The oldest local newspaper is "Severnaya Vakhta" (Russian: , "Northern Watch"). Its first issue came out in January 1983. As of 2007 , the paper is printed thrice a week and is distributed not only in the town but also in the neighbouring settlements - Hanymey, Vingapurovskiy, Muravlenko, Kholmy. There is also a local newspaper called Region 57 after the registration plate code for cars from the area, and a newspaper Slovo Neftyanika (Russian: ?, "The word of the Oil-Worker"). The town has its radio stations, such as Radio Noyabrsk, a TV channel Mig (Russian: , a moment), a Tele-express studio.
The first school in Noyabrsk opened in 1977, barely a year after the beginning of the settlement. Now Noyabrsk has 14 schools, a pedagogical college, an evening school, a children's art and a children's musical schools and driving schools. Providing higher education services to the population are 8 branches and 4 affiliated schools of higher education establishments of Tyumen, Tomsk and other cities of Russia.
Noyabrsk boasts numerous sport facilities, including artificial ice rink and a number of open-air rinks in the winter, cross-country skiing tracks, several indoor swimming pools, a number of gyms and indoor playing fields used for football, basketball, volleyball, lawn-tennis, ping-pong, martial arts training, boxing.
The motocross track of Noyabrsk presents an arena for the annual Yamal motocross cup championship; one of stages of Russian motocross championship is also conducted here.
Recreation for the visiting oil worker or resident also includes a movie theater, shopping centers, bars.
In the summer and during early autumn the forests and marshes attract many people for hiking, camping and gathering berries and mushrooms.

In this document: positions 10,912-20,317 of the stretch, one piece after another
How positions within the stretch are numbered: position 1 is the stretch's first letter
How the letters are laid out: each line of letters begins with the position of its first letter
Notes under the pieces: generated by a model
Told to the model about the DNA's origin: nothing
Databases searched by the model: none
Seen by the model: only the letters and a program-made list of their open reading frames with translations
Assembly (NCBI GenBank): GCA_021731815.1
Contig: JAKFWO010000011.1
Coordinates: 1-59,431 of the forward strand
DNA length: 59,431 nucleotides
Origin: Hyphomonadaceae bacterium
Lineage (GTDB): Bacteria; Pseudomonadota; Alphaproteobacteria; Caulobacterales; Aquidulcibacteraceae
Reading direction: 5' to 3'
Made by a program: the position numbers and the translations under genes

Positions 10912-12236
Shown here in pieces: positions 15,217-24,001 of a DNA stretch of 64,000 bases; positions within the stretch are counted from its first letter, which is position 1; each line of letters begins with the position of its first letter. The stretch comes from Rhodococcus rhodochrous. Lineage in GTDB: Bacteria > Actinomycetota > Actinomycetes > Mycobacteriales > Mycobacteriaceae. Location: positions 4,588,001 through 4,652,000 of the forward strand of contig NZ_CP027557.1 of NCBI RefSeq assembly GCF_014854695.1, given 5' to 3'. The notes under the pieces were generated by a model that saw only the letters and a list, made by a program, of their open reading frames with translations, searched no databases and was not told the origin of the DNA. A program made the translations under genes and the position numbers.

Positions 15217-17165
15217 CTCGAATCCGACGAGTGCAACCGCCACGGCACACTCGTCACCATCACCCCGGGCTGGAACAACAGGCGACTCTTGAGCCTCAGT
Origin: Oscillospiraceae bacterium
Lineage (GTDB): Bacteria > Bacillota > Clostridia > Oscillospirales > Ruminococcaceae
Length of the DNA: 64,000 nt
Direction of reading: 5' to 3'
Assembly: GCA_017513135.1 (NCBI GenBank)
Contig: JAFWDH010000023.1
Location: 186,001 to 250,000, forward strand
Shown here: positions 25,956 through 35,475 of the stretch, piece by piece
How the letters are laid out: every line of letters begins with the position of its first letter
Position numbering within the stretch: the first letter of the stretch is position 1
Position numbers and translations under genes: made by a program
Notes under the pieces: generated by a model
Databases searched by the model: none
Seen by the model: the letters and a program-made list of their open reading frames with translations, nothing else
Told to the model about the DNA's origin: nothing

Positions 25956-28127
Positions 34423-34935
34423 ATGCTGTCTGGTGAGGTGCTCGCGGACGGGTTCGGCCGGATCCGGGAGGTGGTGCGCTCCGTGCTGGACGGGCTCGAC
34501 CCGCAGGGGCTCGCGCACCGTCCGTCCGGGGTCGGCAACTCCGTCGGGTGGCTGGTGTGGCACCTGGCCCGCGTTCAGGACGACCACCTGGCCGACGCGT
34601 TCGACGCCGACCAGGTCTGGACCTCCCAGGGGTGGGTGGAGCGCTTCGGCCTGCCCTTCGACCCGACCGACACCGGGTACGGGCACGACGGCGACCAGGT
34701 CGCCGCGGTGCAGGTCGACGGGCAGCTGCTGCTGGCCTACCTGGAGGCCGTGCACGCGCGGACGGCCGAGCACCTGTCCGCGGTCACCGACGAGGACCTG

In winter, there is a cross-country ski-club to the immediate west of the residential districts. Winter also normally has an "Ice Palace" constructed for some weeks in the town center's park, beside the city administrative offices.
There is a park with a Ferris wheel in the center of the town.
The Museum Resource Center of Noyabrsk comprises three departments: arts museum, town history museum, and the museum of children art. It boasts a rich ethnographical collection and provides place for diverse thematical expositions. In 2007 the center was awarded Grand Prix at the annual Yamal Museum Projects festival.
Noyabrsk was a very young and partially closed town during the Soviet era, with a predominantly professional working population, which provided some protection from external criminal influence. With its opening in the early 1990s and with oil and gas industry maintaining relatively high living standards in the economic turmoil of Post-Soviet Russia, illicit drug business became highly profitable, drawing criminal elements from other regions. The situation was compounded by the police and officials being corrupted and ill-equipped to tackle the problem and by the general lack of occupations for the teenagers. The drug abuse situation in Noyabrsk was covered on national TV and in other media and finally official and citizen organisations arose to fight the problem.
On March 17, 2009, a criminal case against the mayor Nikolay Korobkov was sent to court. According to the prosecution, he transferred some municipal property to a private company when he didn't have the power to do so.
Noyabrsk is twinned with: